Since researcher Eric Butler released Firesheep on Sunday, the add-on has been downloaded nearly 220,000 times.
"I was in a Peet's Coffee today, and someone was using Firesheep," said Andrew Storms, director of security operations at San Francisco-based nCircle Security. "There were only 10 people in there, and one was using it!"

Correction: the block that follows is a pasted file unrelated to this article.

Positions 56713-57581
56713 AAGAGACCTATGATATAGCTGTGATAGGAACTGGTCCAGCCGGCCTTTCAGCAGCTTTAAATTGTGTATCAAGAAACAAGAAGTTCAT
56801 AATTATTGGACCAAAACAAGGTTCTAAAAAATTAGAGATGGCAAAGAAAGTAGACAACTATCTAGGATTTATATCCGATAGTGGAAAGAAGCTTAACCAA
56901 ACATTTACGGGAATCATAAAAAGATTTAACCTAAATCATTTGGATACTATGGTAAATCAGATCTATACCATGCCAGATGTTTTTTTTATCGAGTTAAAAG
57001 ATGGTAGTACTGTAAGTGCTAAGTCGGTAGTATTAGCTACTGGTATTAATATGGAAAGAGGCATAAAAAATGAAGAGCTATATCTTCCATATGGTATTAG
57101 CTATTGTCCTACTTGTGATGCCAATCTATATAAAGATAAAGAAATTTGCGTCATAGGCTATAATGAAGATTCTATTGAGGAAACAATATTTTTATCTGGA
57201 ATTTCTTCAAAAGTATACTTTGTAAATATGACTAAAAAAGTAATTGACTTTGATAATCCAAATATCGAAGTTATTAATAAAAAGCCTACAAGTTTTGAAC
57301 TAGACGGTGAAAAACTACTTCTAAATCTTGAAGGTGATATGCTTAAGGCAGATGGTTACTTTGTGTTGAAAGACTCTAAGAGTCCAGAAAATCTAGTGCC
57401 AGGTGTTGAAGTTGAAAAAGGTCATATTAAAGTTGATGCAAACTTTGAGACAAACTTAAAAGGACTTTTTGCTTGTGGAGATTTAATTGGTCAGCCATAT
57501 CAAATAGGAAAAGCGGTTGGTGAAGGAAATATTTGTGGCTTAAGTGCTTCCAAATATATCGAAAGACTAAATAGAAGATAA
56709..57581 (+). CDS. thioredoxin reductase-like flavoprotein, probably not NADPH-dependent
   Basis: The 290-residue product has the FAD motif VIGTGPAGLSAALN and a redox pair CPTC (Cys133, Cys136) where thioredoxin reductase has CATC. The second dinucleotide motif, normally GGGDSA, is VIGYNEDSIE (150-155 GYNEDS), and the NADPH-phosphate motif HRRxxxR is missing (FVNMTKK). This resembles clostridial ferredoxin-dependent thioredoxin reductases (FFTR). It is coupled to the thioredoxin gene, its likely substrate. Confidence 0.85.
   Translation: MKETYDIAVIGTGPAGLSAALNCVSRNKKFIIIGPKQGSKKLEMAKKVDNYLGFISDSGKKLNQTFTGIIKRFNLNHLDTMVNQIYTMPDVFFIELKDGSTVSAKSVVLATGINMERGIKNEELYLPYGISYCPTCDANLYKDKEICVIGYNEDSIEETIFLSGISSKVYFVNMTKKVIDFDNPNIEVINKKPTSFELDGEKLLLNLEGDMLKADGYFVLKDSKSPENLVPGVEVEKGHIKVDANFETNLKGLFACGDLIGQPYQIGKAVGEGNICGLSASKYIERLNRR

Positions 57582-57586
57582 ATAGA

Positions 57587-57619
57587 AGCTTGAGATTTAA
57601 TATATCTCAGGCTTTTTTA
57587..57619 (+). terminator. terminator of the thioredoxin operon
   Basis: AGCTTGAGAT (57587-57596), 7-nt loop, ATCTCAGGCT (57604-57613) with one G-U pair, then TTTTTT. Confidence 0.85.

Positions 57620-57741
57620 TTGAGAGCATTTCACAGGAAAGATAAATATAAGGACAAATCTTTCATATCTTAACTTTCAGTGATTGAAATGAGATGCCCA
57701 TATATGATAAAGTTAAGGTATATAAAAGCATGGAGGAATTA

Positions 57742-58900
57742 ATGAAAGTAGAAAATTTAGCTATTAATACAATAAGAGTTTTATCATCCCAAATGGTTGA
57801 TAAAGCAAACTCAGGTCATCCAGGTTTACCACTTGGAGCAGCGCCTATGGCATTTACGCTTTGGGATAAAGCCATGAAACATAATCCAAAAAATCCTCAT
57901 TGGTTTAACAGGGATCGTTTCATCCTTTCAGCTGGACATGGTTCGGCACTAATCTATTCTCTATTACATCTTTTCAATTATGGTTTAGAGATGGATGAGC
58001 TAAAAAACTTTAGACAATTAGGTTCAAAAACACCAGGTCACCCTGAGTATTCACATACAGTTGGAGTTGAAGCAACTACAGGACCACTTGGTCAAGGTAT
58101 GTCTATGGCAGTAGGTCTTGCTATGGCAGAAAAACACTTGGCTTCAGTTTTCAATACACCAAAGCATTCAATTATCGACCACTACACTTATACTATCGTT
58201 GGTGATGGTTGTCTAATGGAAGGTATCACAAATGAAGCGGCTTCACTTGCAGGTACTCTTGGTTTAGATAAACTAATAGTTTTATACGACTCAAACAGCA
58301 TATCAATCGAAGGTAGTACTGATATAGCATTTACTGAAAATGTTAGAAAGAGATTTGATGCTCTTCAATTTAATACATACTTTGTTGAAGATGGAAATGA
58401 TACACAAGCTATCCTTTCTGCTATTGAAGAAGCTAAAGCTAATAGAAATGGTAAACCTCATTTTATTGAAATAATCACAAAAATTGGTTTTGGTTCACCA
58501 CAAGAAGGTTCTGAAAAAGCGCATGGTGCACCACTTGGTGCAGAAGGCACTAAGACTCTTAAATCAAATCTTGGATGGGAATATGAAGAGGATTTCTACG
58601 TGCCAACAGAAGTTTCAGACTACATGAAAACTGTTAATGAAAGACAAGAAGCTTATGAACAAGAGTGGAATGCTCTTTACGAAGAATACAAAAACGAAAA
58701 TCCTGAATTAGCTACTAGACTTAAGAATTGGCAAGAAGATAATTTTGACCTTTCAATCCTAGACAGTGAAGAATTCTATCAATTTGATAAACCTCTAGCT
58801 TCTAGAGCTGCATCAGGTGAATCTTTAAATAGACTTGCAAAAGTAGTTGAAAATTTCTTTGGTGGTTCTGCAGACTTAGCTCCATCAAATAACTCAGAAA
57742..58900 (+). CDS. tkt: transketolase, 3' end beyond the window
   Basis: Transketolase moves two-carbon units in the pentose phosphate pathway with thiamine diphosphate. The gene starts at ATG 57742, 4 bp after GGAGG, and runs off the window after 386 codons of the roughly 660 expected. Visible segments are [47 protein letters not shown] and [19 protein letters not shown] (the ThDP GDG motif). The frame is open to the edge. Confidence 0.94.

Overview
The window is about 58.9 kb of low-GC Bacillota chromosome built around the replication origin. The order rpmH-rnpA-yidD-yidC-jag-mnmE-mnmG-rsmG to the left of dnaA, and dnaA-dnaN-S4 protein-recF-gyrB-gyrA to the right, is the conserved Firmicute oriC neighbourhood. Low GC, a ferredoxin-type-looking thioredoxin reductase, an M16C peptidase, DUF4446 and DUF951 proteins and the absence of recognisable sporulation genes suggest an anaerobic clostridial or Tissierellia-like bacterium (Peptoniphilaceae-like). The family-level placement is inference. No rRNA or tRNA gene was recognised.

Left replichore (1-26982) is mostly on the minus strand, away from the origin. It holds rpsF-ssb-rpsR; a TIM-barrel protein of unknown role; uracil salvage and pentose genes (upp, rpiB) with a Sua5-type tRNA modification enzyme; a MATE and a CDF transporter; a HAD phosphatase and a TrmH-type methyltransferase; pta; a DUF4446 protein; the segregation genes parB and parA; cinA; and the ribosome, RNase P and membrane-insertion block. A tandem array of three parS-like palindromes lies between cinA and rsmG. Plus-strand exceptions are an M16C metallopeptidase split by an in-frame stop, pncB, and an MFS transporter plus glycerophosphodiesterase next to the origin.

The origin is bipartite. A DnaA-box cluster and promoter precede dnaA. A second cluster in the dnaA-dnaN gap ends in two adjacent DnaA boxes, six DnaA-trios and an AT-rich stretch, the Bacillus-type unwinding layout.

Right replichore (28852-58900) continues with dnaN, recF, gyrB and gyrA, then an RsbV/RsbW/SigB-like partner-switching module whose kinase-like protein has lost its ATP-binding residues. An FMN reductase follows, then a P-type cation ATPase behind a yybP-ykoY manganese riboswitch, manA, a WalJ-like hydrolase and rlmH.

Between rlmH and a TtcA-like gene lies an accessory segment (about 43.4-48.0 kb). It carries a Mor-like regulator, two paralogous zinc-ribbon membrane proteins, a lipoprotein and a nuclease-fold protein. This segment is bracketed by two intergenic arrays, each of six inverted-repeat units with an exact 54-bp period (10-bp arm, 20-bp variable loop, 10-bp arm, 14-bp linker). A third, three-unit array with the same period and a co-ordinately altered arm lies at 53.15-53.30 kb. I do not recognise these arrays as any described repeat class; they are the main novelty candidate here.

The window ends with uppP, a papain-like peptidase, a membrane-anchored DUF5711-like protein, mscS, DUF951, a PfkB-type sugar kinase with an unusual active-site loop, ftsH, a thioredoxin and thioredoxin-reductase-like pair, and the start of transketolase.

But users aren't defenseless, Storms and several other experts maintained.
One way they can protect themselves against rogue Firesheep users, experts said on Tuesday, is to avoid public Wi-Fi networks that aren't encrypted and available only with a password.
However, Ian Gallagher, a senior security engineer with Security Innovation, argued that tosses out the baby with the bathwater. Gallagher is one of the two researchers who debuted Firesheep last weekend at a San Diego conference.